By the use of the present invention, namely in employing particluar proton donors and activating agents having a limited boiling range relative to the solvent and relative to their ease of removal from the coagulated polymer, that purification of both polymer and of solvent is readily achieved. The proton donor materials, defined further hereinafter, effectively terminate the living polymers, are high enough boiling that they can be separated as a bottoms product from a fractional distillation of the solvent but are low enough boiling that they are readily removed from the coagulated polymer by heating such as by steam stripping, or the like. It is advantageous to utilize the same compound for both proton donor and catalyst activator since this simplifies the conditions required in both of the recovery steps, namely in product purification and in solvent recovery and recycle.
The monomerswhich may be polymerized anionically include especially conjugated vinyl compounds capable of giving stable carbanions, using as a catalyst a lithium-based initiator. This results in a living polymer which is capped by a lithium ion or atom on any growing polymer end. As the conjugated vinyl compounds giving a stable carbanion which will result in a living polymer, there may be used any compound of this kind so far as it is anionically polymerizable. Specific examples of such monomers include conjugated vinyl compounds, such as monoalkenyl arenes, e.g. styrene, alphamethylstyrene, tertbutylstyrene, vinyl toluene and vinyl naphthalene. Alkenyl pyridines may be utilised such as 2-vinyl pyridine or 4-vinyl pyridine. Unsaturated esters may be employed, particularly, acrylic esters such as methylacrylate, ethylacrylate, methyl methacrylate and ethyl methacrylate. Conjugated dienes may be employed especially those having from 4 to 8 carbon atoms per molecule and particularly butadiene and isoprene.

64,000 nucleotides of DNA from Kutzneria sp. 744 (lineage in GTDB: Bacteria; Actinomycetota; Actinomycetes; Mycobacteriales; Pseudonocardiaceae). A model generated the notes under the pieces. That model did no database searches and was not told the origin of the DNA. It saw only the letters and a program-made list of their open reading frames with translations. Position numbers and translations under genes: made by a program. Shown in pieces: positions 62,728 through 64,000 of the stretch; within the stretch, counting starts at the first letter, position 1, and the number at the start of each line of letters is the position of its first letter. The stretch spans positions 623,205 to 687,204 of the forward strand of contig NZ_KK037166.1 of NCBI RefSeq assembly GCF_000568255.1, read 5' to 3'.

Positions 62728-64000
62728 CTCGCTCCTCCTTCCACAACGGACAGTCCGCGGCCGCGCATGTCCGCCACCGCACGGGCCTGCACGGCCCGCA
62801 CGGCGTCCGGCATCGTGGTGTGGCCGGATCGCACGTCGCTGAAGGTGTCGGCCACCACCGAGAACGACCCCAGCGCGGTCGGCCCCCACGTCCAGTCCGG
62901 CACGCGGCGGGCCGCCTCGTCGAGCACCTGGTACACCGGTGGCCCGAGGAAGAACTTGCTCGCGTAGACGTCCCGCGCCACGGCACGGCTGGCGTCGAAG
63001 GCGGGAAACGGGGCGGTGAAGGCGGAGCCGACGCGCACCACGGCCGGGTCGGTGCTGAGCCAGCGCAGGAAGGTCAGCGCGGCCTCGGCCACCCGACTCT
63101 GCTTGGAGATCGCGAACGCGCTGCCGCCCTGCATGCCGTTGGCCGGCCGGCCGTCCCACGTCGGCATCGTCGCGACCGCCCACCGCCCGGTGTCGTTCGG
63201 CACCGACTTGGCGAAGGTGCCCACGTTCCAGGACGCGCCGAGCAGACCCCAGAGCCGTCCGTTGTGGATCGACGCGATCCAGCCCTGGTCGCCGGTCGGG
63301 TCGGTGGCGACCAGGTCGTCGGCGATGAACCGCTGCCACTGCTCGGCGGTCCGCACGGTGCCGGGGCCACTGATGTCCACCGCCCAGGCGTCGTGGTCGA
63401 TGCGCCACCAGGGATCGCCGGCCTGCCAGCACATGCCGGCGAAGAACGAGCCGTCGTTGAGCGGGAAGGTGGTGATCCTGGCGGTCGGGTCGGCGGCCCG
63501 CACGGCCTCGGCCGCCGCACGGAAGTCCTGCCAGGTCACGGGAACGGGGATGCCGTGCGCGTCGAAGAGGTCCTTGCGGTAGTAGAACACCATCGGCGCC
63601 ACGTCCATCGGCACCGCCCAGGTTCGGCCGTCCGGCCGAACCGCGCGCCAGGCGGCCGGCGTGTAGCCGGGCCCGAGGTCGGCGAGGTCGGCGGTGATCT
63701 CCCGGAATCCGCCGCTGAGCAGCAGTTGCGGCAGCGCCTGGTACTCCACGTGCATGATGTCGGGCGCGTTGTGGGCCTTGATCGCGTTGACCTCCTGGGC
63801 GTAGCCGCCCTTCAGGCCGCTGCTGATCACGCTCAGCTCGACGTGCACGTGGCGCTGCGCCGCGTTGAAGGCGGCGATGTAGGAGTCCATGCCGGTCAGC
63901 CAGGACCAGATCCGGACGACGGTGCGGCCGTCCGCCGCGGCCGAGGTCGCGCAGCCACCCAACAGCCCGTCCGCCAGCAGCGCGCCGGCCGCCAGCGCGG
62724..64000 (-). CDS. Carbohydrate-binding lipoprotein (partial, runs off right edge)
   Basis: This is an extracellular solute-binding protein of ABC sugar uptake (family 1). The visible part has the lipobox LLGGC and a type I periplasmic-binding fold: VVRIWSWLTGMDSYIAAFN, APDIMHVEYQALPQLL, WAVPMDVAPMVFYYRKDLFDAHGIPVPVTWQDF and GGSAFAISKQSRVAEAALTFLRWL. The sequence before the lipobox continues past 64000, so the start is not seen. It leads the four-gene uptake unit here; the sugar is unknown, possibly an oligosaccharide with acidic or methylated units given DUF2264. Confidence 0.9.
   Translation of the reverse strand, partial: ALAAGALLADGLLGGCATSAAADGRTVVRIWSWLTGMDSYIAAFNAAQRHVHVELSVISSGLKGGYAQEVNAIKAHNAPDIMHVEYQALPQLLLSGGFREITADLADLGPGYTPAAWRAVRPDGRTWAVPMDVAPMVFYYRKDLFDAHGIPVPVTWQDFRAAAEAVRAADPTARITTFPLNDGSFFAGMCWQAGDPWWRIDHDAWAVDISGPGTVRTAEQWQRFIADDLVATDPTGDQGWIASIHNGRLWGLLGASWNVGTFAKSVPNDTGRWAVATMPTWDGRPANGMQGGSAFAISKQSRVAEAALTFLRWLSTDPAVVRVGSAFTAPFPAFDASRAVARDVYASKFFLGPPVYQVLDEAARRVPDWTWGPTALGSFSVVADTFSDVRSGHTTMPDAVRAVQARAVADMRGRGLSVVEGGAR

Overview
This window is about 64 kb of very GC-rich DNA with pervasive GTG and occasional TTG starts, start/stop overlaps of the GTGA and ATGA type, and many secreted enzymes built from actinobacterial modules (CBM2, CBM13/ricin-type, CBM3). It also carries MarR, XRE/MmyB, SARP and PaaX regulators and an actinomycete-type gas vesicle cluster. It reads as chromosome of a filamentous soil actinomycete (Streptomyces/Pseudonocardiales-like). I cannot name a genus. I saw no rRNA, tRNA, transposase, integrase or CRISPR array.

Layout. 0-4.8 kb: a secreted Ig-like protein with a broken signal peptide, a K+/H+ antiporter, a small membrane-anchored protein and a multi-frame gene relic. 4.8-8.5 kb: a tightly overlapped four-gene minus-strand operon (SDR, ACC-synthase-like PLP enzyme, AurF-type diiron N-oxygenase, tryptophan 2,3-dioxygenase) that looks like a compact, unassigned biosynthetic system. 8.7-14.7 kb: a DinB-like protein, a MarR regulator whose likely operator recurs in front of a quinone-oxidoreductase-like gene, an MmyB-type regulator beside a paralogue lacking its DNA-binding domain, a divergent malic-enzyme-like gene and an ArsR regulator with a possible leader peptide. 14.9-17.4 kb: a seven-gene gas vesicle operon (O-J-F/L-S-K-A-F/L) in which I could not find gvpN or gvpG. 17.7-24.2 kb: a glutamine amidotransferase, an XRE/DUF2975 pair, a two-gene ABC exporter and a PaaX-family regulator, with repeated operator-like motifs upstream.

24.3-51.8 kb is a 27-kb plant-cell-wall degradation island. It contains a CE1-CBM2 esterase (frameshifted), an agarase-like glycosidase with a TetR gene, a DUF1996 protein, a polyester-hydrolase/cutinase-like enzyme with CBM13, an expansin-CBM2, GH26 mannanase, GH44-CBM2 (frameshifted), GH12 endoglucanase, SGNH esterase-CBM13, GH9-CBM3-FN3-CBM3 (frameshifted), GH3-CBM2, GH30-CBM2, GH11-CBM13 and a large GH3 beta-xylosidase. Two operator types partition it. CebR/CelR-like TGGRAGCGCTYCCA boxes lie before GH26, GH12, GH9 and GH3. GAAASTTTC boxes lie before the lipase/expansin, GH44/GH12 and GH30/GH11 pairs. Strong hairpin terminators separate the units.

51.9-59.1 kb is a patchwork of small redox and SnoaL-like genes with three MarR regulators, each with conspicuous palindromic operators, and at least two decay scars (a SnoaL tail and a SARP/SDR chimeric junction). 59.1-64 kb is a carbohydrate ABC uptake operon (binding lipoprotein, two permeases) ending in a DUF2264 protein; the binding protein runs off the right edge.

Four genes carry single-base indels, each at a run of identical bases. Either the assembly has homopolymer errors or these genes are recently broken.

These monomers may be utilized alone to form homopolymers or may be used in any desired mixture to form random copolymers, tapered copolymers or block copolymers. The specific configuration of the polymers or the specific monomers employed in obtaining such polymers do not go to the eesence of the present invention. However, it can be mentioned that homopolymers such as polystyrene or polyisoprene are contemplated as well as random copolymers such as solution SBR; tapered copolymers wherein for example mixtures of a conjugated diene such as butadiene or isoprene with an alkenyl arene such as styrene are polymerized with a lithium-based initiator at least part of the time in the absence of any randomizing agent to obtain a copolymer having one copolymer block and one homopolymer block, such as a copolymeric block of styrene with isoprene and a homopolymeric block of styrene.
The preferred class of materials to which the present invention is especially applied comprises block copolymers having two or more dissimilar polymer blocks. Examples of these would be polystyrene-polyisoprene, polystyrene-polybutadiene, polystyrene-polyisoprene-polystyrene, polystyrene-polybutadiene-polystyrene, as well as branched counterparts of these. Linear polymers of any of these categories are especially contemplated.